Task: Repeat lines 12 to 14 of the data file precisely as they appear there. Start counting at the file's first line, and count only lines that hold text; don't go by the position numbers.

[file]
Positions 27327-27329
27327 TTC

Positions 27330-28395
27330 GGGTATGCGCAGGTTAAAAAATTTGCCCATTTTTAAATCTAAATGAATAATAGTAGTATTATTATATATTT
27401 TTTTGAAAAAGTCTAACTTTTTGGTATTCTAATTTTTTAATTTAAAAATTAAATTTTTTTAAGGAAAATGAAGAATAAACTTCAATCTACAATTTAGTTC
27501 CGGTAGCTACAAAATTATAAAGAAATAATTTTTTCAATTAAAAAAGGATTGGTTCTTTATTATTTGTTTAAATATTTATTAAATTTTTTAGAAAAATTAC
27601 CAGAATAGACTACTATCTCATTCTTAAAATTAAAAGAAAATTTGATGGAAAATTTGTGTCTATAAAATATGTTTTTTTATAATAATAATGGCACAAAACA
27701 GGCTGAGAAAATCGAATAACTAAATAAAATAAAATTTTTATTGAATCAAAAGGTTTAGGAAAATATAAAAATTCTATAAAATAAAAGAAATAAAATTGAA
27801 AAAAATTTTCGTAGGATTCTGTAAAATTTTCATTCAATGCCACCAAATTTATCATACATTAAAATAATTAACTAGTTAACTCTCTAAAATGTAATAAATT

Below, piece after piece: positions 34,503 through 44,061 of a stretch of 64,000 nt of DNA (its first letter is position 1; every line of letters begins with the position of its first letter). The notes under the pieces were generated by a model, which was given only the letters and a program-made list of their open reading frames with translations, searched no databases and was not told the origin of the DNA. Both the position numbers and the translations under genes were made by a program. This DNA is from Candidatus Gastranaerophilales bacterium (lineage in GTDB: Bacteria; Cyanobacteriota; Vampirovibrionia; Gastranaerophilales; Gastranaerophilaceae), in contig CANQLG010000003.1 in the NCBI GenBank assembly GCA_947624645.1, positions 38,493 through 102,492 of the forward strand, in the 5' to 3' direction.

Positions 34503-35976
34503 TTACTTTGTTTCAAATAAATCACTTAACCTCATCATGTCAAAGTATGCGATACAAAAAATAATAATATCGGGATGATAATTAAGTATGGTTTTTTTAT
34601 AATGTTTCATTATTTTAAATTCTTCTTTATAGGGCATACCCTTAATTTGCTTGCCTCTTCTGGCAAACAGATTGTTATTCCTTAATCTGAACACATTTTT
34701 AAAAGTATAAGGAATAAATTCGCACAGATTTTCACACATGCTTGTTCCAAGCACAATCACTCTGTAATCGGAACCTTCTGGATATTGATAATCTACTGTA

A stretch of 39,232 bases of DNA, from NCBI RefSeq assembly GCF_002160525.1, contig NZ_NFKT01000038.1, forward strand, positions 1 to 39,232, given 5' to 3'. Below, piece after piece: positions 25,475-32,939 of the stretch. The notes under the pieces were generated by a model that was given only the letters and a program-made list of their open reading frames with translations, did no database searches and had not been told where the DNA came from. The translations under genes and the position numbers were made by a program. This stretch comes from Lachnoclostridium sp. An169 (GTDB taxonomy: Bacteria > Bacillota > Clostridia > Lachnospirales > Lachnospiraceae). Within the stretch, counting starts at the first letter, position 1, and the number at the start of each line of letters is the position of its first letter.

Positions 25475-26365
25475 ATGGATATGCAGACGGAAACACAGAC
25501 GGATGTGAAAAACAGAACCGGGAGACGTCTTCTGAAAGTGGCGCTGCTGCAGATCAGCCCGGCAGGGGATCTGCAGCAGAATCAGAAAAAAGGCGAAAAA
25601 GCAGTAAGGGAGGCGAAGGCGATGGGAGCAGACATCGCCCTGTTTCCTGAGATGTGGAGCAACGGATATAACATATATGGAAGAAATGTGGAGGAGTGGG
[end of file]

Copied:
34503 TTACTTTGTTTCAAATAAATCACTTAACCTCATCATGTCAAAGTATGCGATACAAAAAATAATAATATCGGGATGATAATTAAGTATGGTTTTTTTAT
34601 AATGTTTCATTATTTTAAATTCTTCTTTATAGGGCATACCCTTAATTTGCTTGCCTCTTCTGGCAAACAGATTGTTATTCCTTAATCTGAACACATTTTT
34701 AAAAGTATAAGGAATAAATTCGCACAGATTTTCACACATGCTTGTTCCAAGCACAATCACTCTGTAATCGGAACCTTCTGGATATTGATAATCTACTGTA